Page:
So, to recreate an upper class Victorian woman’s costume, you will need either a long dress or skirt with a full shape and a blouse. You will also need accessories like a bonnet or hat, a shawl, lace up boots, long gloves and heavy jewellery. If you want to go in an evening gown, these were elaborate with low neck lines. Long gloves, choker necklaces and jewelled collars were popular. Working class women wore simple dresses in dark materials, with narrow sleeves and no petticoats. They might wear an apron (with a bib) over the dress, and a shawl tied over their shoulders.
Victorian Men’s Fashions
Upper class Victorian men wore high waisted trousers, dress shirts, waistcoats, cravats, a top hat and boots or you could go for the morning coat, gloves, spats and pocket watch look, with a top hat or bowler. Working men wore collarless shirts (grandad shirt) or smocks, with the sleeves rolled up. Men’s footwear was very formal mainly short ankle boots for wearing around town. Hats were always worn when outside. This includes working-class men who might wear battered top hats, flat caps or lower-crowned, broad-brimmed hats.
Creating A Victorian Man’s Outfit
Give a plain white shirt a period look by turning up the collar. You could add a ribbon, or scarf or even a fancy cravat and knot this in front. A flat cap and waistcoat, with an open shirt and high waisted trousers would create a working man’s outfit very simply. For an upper class man’s outfit, you could perhaps source a morning coat and top hat from a charity or vintage shop.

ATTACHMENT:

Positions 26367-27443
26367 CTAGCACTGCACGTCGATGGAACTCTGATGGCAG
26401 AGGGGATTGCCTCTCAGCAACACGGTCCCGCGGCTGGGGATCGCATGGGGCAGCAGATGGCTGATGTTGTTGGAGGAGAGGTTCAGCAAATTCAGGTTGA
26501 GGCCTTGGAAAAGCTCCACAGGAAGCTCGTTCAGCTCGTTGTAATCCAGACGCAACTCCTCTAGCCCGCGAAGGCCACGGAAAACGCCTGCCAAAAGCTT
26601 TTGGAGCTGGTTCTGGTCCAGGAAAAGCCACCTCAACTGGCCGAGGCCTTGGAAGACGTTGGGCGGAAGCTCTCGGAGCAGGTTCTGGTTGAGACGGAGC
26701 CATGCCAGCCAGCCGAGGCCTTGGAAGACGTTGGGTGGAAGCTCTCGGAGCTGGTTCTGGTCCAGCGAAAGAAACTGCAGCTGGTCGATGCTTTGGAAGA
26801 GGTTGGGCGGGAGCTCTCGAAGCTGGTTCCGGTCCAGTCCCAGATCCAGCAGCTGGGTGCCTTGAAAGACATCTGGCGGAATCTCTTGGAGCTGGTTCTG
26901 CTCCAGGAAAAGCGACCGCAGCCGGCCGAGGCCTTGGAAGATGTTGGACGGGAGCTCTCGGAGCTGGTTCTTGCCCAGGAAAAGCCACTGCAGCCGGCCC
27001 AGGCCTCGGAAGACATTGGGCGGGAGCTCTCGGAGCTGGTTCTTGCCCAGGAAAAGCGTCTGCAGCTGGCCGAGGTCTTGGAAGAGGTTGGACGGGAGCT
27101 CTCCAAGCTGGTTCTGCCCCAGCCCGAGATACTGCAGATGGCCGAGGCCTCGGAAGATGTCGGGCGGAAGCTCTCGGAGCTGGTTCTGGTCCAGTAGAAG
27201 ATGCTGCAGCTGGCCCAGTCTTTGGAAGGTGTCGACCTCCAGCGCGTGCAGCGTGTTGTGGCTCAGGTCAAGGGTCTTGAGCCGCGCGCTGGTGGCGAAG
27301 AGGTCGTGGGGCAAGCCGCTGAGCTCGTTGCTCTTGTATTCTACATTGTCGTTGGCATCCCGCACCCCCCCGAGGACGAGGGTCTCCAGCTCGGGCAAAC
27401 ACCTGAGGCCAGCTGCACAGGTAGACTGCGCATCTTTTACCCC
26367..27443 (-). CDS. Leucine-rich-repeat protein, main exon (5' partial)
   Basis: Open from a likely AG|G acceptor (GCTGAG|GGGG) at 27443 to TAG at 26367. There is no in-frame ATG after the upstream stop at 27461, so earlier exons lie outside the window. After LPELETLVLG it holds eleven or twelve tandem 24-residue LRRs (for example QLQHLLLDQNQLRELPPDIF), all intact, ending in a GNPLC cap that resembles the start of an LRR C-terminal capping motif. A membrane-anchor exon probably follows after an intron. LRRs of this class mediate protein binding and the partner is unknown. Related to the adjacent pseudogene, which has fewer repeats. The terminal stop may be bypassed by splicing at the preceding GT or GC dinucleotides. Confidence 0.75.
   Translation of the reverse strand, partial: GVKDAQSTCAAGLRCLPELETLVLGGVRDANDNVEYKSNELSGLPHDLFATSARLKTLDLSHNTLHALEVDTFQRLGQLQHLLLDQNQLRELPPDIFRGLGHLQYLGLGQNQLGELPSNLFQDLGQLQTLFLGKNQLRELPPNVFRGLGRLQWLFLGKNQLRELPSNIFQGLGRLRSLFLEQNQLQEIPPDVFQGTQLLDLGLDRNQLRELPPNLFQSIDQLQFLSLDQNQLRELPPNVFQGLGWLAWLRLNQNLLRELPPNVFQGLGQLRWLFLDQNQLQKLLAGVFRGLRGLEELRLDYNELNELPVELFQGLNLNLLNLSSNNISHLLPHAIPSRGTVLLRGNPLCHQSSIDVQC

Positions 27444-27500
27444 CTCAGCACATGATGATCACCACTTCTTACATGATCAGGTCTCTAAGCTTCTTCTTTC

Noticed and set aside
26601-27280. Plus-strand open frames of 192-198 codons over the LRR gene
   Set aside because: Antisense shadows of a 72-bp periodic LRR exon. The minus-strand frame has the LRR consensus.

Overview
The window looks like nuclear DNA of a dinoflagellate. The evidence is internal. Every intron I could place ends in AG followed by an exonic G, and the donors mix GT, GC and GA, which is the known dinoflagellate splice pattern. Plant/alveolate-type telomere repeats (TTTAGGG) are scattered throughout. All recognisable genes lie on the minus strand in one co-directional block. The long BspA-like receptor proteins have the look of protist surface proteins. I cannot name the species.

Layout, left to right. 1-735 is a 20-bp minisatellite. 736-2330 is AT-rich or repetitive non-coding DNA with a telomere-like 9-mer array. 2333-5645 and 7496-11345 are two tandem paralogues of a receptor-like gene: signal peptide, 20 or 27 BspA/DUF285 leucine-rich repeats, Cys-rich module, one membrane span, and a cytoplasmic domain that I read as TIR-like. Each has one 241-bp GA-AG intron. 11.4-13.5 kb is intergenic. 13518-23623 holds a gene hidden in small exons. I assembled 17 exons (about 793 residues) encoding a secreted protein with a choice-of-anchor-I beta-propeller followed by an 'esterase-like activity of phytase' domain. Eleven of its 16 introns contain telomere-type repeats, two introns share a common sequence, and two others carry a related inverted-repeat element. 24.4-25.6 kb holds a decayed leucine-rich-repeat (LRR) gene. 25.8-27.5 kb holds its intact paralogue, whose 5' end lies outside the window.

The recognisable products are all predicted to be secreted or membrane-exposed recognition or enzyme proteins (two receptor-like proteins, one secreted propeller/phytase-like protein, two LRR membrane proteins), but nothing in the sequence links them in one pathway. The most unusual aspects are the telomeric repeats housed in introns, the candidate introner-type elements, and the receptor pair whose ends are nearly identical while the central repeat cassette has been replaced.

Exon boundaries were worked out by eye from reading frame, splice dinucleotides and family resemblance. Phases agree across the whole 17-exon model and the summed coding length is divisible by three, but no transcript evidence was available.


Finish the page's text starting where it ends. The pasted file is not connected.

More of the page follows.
Victorian Children’s Outfits
The clothes of baby boys and girls were quite similar for most of the Victorian period. Older children’s clothes were very similar to those of adults. Babies were dressed in layers of petticoats (yes, boys as well as girls) to keep them warm and make it easy to wash them. A baby might wear a simple circular cape while outside, to keep them warm. They would also have warm elaborate bonnets.
Victorian Fancy Dress
Getting these outfits together could be as easy as raiding your granny’s wardrobe or perhaps visiting a charity shop or antique store. For women, a simple Victorian outfit can be made from a long skirt in a thick material and a high collared shirt (preferably with puffy sleeves). Women should also wear hats. Of course, you could have costumes custom-made for the event, or even make them yourself, if you want authenticity.
Most events where you can wear Victorian fancy dress may take place in the colder months. It can get quite cold outside from October onwards, depending on where you live. The best way to keep warm without hindering activity or covering your costume is by adding extra layers underneath. For girls and women, leggings and vests or t-shirts will help keep them warmer. Boys and men could wear sweatpants under their costume, thicker socks, warm shoes or boots. Layering costumes on top of spandex body suits are another great way to stay warm during autumn and winter.